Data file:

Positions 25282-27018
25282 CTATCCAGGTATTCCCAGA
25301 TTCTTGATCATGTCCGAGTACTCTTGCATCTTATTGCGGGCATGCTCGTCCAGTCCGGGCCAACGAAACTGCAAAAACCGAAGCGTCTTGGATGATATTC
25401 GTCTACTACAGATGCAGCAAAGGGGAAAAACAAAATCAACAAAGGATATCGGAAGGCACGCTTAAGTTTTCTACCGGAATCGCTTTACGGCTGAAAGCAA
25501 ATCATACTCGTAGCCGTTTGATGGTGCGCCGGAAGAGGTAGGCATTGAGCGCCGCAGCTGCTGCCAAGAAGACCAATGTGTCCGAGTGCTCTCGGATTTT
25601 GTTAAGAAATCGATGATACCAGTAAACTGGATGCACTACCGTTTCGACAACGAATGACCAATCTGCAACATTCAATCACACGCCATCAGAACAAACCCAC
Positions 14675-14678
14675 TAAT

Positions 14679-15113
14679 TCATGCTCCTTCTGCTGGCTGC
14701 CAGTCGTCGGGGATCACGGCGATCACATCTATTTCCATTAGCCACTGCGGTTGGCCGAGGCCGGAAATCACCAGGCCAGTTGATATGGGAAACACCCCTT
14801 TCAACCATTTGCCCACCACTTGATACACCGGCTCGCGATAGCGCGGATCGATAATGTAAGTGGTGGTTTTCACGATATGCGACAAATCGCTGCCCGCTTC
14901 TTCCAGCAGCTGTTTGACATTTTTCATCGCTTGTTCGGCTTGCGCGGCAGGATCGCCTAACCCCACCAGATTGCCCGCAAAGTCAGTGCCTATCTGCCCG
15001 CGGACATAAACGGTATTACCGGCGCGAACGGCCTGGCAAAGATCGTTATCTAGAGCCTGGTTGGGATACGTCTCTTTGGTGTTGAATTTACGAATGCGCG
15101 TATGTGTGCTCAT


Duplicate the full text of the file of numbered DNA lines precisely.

Positions 25282-27018
25282 CTATCCAGGTATTCCCAGA
25301 TTCTTGATCATGTCCGAGTACTCTTGCATCTTATTGCGGGCATGCTCGTCCAGTCCGGGCCAACGAAACTGCAAAAACCGAAGCGTCTTGGATGATATTC
25401 GTCTACTACAGATGCAGCAAAGGGGAAAAACAAAATCAACAAAGGATATCGGAAGGCACGCTTAAGTTTTCTACCGGAATCGCTTTACGGCTGAAAGCAA
25501 ATCATACTCGTAGCCGTTTGATGGTGCGCCGGAAGAGGTAGGCATTGAGCGCCGCAGCTGCTGCCAAGAAGACCAATGTGTCCGAGTGCTCTCGGATTTT
25601 GTTAAGAAATCGATGATACCAGTAAACTGGATGCACTACCGTTTCGACAACGAATGACCAATCTGCAACATTCAATCACACGCCATCAGAACAAACCCAC
Positions 14675-14678
14675 TAAT

Positions 14679-15113
14679 TCATGCTCCTTCTGCTGGCTGC
14701 CAGTCGTCGGGGATCACGGCGATCACATCTATTTCCATTAGCCACTGCGGTTGGCCGAGGCCGGAAATCACCAGGCCAGTTGATATGGGAAACACCCCTT
14801 TCAACCATTTGCCCACCACTTGATACACCGGCTCGCGATAGCGCGGATCGATAATGTAAGTGGTGGTTTTCACGATATGCGACAAATCGCTGCCCGCTTC
14901 TTCCAGCAGCTGTTTGACATTTTTCATCGCTTGTTCGGCTTGCGCGGCAGGATCGCCTAACCCCACCAGATTGCCCGCAAAGTCAGTGCCTATCTGCCCG
15001 CGGACATAAACGGTATTACCGGCGCGAACGGCCTGGCAAAGATCGTTATCTAGAGCCTGGTTGGGATACGTCTCTTTGGTGTTGAATTTACGAATGCGCG
15101 TATGTGTGCTCAT